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Plant Pollinators

Updated: Feb 13

If you are still in the midst of planting your summer garden or have some outdoor potted plants, consider adding some known pollinators.

Why is Pollination Important?

Virtually all the world’s seed plants need to be pollinated. This is just as true for cone-bearing plants, such as pine trees, as for the more colorful and familiar flowering plants. Pollen, looking like insignificant yellow dust, bears a plant’s male sex cells and is a vital link in the reproductive cycle.

Pollination occurs when birds, bees, bats, butterflies, moths, beetles, other animals, water, or the wind carries pollen from flower to flower or moved within flowers. The successful transfer of pollen in and between flowers of the same plant species leads to fertilization, successful seed development, and fruit production. (1)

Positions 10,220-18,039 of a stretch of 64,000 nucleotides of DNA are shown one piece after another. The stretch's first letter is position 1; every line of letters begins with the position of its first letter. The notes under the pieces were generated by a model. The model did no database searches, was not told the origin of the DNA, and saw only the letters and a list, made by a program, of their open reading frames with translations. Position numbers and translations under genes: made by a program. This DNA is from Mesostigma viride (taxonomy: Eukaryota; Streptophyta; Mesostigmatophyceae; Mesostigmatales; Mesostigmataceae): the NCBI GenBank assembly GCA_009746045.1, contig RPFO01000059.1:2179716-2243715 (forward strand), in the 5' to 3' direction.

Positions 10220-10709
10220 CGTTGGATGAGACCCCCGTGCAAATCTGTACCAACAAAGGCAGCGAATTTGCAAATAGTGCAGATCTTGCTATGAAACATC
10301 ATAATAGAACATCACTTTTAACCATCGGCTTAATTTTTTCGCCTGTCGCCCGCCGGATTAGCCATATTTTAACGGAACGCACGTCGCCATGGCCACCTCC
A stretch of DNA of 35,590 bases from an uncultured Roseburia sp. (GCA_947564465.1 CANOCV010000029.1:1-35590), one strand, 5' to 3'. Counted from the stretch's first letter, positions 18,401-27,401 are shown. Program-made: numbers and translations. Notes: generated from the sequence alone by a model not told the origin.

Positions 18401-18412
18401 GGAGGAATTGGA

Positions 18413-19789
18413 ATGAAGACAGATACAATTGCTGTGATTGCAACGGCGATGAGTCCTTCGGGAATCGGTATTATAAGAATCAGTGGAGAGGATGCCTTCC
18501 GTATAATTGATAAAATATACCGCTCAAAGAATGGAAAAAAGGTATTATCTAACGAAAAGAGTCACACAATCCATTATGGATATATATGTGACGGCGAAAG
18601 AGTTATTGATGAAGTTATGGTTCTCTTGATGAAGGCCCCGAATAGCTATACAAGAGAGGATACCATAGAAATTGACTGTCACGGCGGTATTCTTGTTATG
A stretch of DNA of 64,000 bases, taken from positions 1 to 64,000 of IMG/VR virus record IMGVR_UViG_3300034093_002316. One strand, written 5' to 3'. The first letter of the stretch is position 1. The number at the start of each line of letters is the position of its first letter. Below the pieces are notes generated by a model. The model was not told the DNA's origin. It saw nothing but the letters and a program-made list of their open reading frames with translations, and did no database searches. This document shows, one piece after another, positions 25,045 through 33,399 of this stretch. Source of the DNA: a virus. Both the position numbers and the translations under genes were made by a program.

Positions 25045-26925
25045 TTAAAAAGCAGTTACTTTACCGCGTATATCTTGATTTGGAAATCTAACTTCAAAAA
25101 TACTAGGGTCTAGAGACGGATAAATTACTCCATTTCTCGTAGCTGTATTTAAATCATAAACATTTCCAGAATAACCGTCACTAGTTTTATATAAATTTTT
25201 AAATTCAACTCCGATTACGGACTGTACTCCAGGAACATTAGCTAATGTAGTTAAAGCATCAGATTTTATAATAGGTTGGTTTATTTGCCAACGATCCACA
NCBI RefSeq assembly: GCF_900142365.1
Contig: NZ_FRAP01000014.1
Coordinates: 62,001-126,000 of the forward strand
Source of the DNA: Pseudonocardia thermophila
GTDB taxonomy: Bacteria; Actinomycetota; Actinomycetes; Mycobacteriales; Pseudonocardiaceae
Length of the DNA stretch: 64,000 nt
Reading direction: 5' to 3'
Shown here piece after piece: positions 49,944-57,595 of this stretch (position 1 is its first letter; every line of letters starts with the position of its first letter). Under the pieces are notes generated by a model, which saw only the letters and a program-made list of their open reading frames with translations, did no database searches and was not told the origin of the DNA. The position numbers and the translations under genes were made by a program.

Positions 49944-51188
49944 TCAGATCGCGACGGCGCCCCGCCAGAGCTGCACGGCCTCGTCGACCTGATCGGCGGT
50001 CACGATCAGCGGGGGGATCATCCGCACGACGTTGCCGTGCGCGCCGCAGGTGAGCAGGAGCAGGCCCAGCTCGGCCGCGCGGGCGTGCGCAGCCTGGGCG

With adequate pollination, wildflowers:

  • Reproduce and produce enough seeds for dispersal and propagation.

  • Maintain genetic diversity within a population.

  • Develop adequate fruits to entice seed dispersers.

One of my favorite summertime birds is the hummingbird. These small birds are fantastic pollinators and it always makes me joyful to see them. I prefer to use plants to attract hummingbirds rather than to put out the typical sugar water.

Hummingbirds are often a major source of pollination for a variety of flowers, shrubs, and trees. In fact, according to the USDA Forest Service, “In the continental United States, hummingbirds are key in wildflower pollination.”

Brightly colored flowers that are tubular hold the most nectar and are particularly attractive to hummingbirds.

What types of flowers attract hummingbirds?

  • Tubular and have petals that are recurved to be out of the way.

  • Have tubes, funnels, and cups.

  • Strong support for perching.

  • Brightly colored: red, yellow, or orange.

  • Odorless (birds have a poor sense of smell).

  • Open during the day.

  • Prolific nectar producers with nectar deeply hidden.